To some the end of April might mean we’re officially in the midst of Spring, but for many the end of April means it is officially Rosé season!
Time to drink PINK
Personally I drink pink year round (yes my consumption definitely increases once the weather starts to warm up) and I think you should to . Before you dismiss this and tell me you don’t drink Rosé, let me tell you it is time to give Rosé another chance. Especially if you are a red wine drinker, rosé is what you need to quench your thirst on hot summer nights or when eating a spicy curry.
So please wipe your mind of those sweet blush wines you are thinking of right now, and let me reintroduce you to a darker hued Rosé that is dry and full of luscious flavors of strawberry, rhubarb, rose and bright hits of citrus. Of course, depending on what you are drinking, the flavor profile is going to be different, but there is a Rosé out there for everyone… What’s that Lovely Husband? Okay so perhaps pink in the glass doesn’t look so ‘manly’, thankfully it tastes so good you won’t give a second thought to any judgements from your whisky drinking friends or your mother in law.
There are great Rosé wines being produced around the world, including Canada. The Canadian Rosé wines that really stand out for me are TH Wines Rose, Château des Charmes Rosé Cuvée d’andrés, and Benjamin Bridge Cabernet Franc Rosé. But my pink heart remains firmly in France, in the Rhône Valley particularly. In the south of France regional varieties of Grenache, Carignan and Syrah are blended together to make a refreshingly dry Rosé that is hard not to like.
Rosé is all about timing. I won’t greek out, but if you want to know more about how the pink stuff is made Wine Folly has a good article with pretty pictures (aka easy to understand and sound good at your next party). The basics being Rosé can be made from red or white wine grapes, but the color comes from the juices contact with the red grape skins. Rosé wines touch red grape skins for 2-20 hours depending on the profile, comparatively red wines can ferment on skins for weeks.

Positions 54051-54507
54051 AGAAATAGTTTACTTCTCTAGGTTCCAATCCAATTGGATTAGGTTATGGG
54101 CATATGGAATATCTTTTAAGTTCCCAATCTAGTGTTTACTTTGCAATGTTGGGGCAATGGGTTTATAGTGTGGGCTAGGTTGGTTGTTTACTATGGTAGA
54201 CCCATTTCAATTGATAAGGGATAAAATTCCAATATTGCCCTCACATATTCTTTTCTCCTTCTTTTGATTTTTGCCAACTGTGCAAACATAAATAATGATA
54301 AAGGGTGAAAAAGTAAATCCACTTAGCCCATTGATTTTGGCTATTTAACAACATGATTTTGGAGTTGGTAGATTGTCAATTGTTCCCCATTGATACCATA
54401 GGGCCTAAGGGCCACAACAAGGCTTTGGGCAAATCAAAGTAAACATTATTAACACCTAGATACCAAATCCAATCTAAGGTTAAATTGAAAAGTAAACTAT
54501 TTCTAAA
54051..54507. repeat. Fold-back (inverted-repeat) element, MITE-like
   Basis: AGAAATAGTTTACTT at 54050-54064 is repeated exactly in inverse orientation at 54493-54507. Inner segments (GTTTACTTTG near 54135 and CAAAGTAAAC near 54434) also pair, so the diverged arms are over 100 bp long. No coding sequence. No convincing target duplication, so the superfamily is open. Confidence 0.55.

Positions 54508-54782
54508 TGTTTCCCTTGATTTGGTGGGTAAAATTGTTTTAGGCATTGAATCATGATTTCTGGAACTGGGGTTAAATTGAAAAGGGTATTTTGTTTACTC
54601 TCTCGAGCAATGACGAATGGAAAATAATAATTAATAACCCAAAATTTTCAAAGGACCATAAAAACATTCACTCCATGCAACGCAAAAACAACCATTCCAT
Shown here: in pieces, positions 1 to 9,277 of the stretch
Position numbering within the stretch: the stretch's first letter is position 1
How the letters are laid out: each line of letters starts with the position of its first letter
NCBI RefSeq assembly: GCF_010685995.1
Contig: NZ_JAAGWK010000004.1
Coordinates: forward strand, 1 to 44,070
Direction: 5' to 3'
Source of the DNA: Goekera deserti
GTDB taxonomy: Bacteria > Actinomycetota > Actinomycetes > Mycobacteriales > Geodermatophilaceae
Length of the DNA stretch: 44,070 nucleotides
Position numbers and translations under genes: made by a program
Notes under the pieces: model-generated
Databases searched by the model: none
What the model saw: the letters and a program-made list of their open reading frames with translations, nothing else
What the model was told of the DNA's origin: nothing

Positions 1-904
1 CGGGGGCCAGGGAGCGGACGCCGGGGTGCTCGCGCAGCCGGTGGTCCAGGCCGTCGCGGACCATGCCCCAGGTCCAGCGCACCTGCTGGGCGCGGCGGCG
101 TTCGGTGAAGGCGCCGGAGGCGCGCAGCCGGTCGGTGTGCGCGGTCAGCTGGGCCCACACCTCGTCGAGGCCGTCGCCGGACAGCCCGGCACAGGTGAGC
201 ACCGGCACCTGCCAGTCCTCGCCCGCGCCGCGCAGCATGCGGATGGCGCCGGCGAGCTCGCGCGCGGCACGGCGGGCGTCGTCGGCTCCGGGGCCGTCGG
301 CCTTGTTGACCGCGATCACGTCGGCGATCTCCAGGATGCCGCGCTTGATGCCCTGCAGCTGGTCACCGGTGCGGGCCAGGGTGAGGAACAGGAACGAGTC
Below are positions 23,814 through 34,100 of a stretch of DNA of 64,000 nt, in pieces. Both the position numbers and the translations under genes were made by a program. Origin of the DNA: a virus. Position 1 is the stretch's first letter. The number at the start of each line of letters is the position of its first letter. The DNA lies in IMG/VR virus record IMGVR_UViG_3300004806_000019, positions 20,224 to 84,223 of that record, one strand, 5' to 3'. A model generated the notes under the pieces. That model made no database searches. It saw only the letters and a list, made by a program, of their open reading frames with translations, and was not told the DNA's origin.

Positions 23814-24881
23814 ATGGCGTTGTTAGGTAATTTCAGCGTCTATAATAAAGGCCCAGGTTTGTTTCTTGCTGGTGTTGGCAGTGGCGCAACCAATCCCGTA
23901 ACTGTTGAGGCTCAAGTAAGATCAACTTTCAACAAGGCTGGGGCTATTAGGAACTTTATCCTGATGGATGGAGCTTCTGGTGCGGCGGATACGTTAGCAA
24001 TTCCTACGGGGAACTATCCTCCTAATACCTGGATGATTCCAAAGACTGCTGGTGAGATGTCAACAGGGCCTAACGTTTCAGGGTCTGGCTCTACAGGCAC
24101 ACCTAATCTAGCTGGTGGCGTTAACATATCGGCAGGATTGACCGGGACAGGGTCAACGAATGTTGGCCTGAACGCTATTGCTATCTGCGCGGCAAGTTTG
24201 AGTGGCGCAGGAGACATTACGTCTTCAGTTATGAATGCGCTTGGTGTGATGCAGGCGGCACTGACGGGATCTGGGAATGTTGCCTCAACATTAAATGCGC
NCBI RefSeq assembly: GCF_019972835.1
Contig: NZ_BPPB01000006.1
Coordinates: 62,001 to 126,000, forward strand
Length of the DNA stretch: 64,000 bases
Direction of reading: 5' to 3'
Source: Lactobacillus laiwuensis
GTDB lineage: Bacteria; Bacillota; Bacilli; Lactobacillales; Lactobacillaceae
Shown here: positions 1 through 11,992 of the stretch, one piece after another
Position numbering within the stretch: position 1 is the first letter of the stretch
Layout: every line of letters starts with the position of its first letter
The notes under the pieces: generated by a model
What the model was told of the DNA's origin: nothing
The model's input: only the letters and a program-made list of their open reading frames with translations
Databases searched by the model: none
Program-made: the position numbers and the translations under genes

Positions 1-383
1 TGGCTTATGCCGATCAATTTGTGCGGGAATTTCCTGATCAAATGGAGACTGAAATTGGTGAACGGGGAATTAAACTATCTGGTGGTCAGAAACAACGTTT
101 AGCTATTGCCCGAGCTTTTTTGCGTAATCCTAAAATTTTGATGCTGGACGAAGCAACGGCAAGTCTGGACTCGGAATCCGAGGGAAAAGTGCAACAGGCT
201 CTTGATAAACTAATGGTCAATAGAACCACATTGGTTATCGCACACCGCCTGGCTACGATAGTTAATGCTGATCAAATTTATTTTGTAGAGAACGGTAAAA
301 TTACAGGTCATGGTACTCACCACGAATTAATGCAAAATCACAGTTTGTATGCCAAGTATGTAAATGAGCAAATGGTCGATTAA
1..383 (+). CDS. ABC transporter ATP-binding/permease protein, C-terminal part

Tavel AOC is a region in the Rhône that produces only Rosé wine. Yup all the eggs are in one basket. It is rumoured that Ernest Hemingway was a fan a Tavel Rosé wines. In my experience Tavel wines are unusually dry and generally are more robust than other pink varietals. These wines have all the character of a good red wine, just less color. Made primarily with Grenache and Cinsault, but nine varieties are allowed in the blend. Usually high in alcohol and low in acid, these wines age well (that’s right no need to drink the year of vintage) and its nose can turn to rich, nutty notes over time.
Right now my favorite wine from the Tavel AOC is Prieure de Montezargues Tavel Rosé.
An appealing Rose with a brilliant pink color. A rich nose showing red berry tones such as strawberry and gooseberry. Fresh on the palate, with persisting citrus notes. Well rounded body and a long, structured finish.
Tasting the 2014 vintage, in the glass it is a classic salmon pink color. On the nose it is a beautiful bouquet, mild orange, strawberries and lavender. This wine is medium bodied and pleasantly acidic, making it extremely food friendly. For me I love the texture of the wine, as it nicely coats your mouth. The flavor profile is a mineral infused tangerine with notes of nectarine and a little spice – perhaps white pepper. The finish is dry and its flavors are nicely prolonged making it stand up well to more savoury dishes and BBQ meat. It is magically with swordfish!
It is definitely fruit forward but oh my is so darn delicious!!
So what do you think? Time to give pink a try?